Computer-based modeling and simulation are critical to three areas of the Vision 21 Program Plan: (1) systems analysis, (2) advanced computational modeling and the development of virtual demonstration capability, and (3) systems integration. Computer-based tools will be critical for identifying and designing the most promising Vision 21 configurations and for reducing the development time and cost of building Vision 21 systems and components. However, the technical level of the models described in the Vision 21 Program Plan is unrealistic and unlikely to be achieved in the Vision 21 time frame (i.e., the next 15 years).
Recommendation. The U.S. Department of Energy should assess the current state of the art of science-based modeling capabilities at both the component and systems levels as a basis for refining its expectations for Vision 21 models. This assessment should clearly identify and distinguish among modeling capabilities at different levels of detail (e.g., mechanistic [molecular or microscale] modeling vs. more empirically-based engineering models).
Recommendation. The Vision 21 Program should include plans for a hierarchy of models, from simple, transparent models showing basic mass and energy balances and costs for process units and integrated systems to more complex, detailed models of components and systems. The hierarchy should be based on dynamic simulations, as well as steady-state modeling of components and systems. It should also include the capability of coupling performance models and cost models, as well as analyzing the effects of uncertainty.
Recommendation. The U.S. Department of Energy should develop a management plan and an institutional capability to carry out computer-based modeling, systems analysis, and systems integration activities. The plan should include mechanisms for verifying or qualifying the performance of models; assessing and characterizing their reliability; maintaining and updating all Vision 21 models and modeling capabilities; and ensuring that models and modeling capabilities are made available to interested parties.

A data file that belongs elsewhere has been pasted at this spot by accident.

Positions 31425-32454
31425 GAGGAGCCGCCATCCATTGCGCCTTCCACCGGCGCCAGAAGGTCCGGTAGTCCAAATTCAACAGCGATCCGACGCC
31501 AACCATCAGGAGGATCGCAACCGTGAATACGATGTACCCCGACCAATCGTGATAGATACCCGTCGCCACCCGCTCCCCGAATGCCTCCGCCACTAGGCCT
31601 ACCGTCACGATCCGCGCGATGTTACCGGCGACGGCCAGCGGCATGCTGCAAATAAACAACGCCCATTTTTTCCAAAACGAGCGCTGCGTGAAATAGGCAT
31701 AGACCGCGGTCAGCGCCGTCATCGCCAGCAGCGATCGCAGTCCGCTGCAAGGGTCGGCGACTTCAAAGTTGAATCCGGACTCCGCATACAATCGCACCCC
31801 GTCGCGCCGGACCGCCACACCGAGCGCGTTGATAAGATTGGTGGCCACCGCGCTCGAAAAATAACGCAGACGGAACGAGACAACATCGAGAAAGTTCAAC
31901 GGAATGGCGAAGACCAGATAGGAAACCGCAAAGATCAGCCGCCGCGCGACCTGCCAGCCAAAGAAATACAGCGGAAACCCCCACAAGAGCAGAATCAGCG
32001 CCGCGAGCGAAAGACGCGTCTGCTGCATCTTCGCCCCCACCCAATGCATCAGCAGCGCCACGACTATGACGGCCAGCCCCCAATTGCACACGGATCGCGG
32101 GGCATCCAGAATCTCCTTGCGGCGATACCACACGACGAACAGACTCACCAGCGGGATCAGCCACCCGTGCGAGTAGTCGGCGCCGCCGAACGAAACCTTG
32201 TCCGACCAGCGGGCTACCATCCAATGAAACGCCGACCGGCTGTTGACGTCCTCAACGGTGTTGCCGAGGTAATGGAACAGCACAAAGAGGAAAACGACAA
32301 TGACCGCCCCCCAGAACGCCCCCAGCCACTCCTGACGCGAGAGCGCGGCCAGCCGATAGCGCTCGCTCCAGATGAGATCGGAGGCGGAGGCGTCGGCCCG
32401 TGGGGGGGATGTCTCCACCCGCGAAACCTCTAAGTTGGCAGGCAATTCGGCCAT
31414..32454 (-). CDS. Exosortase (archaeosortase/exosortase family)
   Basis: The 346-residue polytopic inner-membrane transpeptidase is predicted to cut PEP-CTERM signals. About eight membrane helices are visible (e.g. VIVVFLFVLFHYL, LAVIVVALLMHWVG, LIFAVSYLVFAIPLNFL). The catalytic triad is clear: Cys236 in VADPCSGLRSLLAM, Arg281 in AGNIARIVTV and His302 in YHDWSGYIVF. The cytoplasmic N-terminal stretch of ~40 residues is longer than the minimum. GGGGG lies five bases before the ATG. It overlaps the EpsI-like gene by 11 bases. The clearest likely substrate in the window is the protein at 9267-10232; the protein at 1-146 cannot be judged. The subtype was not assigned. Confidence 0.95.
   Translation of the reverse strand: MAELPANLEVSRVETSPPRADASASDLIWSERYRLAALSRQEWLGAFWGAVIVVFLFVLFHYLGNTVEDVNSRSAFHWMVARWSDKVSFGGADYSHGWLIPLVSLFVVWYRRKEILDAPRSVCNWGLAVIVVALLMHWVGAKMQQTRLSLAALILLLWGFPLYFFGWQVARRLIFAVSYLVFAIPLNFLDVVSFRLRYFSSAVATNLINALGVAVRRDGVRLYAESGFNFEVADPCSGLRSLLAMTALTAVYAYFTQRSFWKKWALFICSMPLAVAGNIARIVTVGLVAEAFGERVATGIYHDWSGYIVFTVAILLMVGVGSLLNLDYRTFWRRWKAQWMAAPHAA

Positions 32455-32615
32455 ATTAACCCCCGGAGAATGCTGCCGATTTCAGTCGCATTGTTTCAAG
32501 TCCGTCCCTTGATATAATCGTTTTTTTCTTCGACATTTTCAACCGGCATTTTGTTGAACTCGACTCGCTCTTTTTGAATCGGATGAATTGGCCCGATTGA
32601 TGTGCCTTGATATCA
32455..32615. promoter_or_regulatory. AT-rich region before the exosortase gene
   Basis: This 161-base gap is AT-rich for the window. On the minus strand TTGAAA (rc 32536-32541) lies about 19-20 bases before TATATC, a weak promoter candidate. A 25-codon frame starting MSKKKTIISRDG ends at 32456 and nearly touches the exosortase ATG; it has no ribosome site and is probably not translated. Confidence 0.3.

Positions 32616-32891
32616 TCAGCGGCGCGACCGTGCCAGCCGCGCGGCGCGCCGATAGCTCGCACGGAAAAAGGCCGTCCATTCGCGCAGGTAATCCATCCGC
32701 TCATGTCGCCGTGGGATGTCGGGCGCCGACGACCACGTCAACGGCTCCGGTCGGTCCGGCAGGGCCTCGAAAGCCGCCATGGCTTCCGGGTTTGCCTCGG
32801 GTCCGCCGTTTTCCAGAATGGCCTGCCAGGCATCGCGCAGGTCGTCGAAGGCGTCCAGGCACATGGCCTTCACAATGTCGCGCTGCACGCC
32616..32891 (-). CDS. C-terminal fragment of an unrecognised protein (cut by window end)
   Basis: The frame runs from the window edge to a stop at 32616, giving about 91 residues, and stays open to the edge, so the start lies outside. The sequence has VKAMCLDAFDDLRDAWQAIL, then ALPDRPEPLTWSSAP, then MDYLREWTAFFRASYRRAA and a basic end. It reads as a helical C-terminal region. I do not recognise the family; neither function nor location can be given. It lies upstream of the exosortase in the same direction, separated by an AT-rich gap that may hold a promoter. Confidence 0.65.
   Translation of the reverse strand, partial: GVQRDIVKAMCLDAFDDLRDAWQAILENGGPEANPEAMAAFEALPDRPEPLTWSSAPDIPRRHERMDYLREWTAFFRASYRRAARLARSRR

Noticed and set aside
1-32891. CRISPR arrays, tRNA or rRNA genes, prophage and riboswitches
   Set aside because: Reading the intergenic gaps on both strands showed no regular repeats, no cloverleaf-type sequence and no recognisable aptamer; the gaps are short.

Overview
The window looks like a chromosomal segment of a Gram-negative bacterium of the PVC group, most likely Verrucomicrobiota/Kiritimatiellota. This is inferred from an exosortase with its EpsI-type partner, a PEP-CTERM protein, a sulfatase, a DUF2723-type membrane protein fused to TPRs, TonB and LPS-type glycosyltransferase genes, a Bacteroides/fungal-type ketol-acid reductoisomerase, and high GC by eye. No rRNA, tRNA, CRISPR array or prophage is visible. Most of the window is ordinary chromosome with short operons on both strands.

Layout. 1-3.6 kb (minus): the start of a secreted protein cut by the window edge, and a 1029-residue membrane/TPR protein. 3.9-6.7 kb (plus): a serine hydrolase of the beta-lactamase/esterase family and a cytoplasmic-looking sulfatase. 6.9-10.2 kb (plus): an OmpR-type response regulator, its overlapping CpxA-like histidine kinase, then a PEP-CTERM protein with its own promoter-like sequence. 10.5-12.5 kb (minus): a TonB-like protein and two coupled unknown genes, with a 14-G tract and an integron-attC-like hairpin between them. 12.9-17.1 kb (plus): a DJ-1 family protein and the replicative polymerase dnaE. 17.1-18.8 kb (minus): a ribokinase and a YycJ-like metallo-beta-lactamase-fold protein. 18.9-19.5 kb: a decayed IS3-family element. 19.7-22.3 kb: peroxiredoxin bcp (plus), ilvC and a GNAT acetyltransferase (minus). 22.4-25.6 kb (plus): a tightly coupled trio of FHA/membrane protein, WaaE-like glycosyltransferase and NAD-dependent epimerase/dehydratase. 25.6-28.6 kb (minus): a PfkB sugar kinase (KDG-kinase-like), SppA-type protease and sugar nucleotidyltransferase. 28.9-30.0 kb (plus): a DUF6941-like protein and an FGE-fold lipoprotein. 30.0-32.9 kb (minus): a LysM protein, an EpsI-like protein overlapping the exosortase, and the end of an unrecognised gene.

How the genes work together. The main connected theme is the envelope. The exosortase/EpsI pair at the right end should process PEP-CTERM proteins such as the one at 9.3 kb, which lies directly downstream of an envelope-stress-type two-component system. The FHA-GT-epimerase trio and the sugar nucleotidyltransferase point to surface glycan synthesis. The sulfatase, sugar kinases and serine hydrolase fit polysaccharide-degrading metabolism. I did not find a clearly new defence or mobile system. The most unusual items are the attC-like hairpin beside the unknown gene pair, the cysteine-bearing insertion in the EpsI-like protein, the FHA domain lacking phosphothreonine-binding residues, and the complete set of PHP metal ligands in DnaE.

Materials and Heat Exchangers
The commercial availability and long-term survivability of materials is a critical area for all advanced power-generation technologies, regardless of fuel source. Resolving materials-related problems for coal-based technologies will be extremely challenging. The numerous technology configurations for Vision 21 systems, as well as for other future electric power-generation options using coal as feedstock, present different materials problems. Therefore, the materials R&D program, including commercial deployment, should be closely coordinated. The success of the Vision 21 Program will depend largely on the timely development, demonstration, and commercialization of advanced, cost-competitive, reliable materials and high-temperature, corrosion-resistant coatings.
DOE's R&D on materials and heat exchangers is currently dispersed among several DOE programs. The focus of the Vision 21 Program should be on high-temperature components, rather than high-temperature materials.
Recommendation. All Vision 21 materials-related development activities should be focused and coordinated with other federally funded materials research and development (R&D) programs. Vision 21 does not have the time or resources for
a pure materials program and should, therefore, focus on a component development program. All Vision 21 materials R&D should be driven by component design and reassessed in light of the aggressive goals of the Vision 21 Program.
Recommendation. The U.S. Department of Energy should develop and test a systematic, well defined program for deploying high-temperature membranes for oxygen separation from air and hydrogen separation from syngas. Because separation will be a critical step in the gasification-based Vision 21 plant, this program should be given a high priority.
Recommendation. The U.S. Department of Energy should place a high priority on the development of high-temperature coatings and materials, which will be essential for all advanced generation technologies.
Environmental Control Technologies
Advanced emissions controls have been identified as a key technology area in the technology road maps for electric power and fuels. Vision 21 proposes eliminating the environmental concerns associated with the use of fossil fuels. However, the boundaries and responsibilities for capturing and sequestering carbon dioxide are not clearly defined.
Recommendation. The program to develop a low-NOx combustor and integrate energy systems with terrestrial sinks should be removed from the Vision 21 Program and transferred to the U.S. Department of Energy's ongoing program. Vision 21 should focus on much larger and more fundamental issues: the removal of NOx, sulfur dioxide, metals, and other toxins from effluent streams, evolutionary and revolutionary technologies for capturing carbon dioxide, and other separation technologies.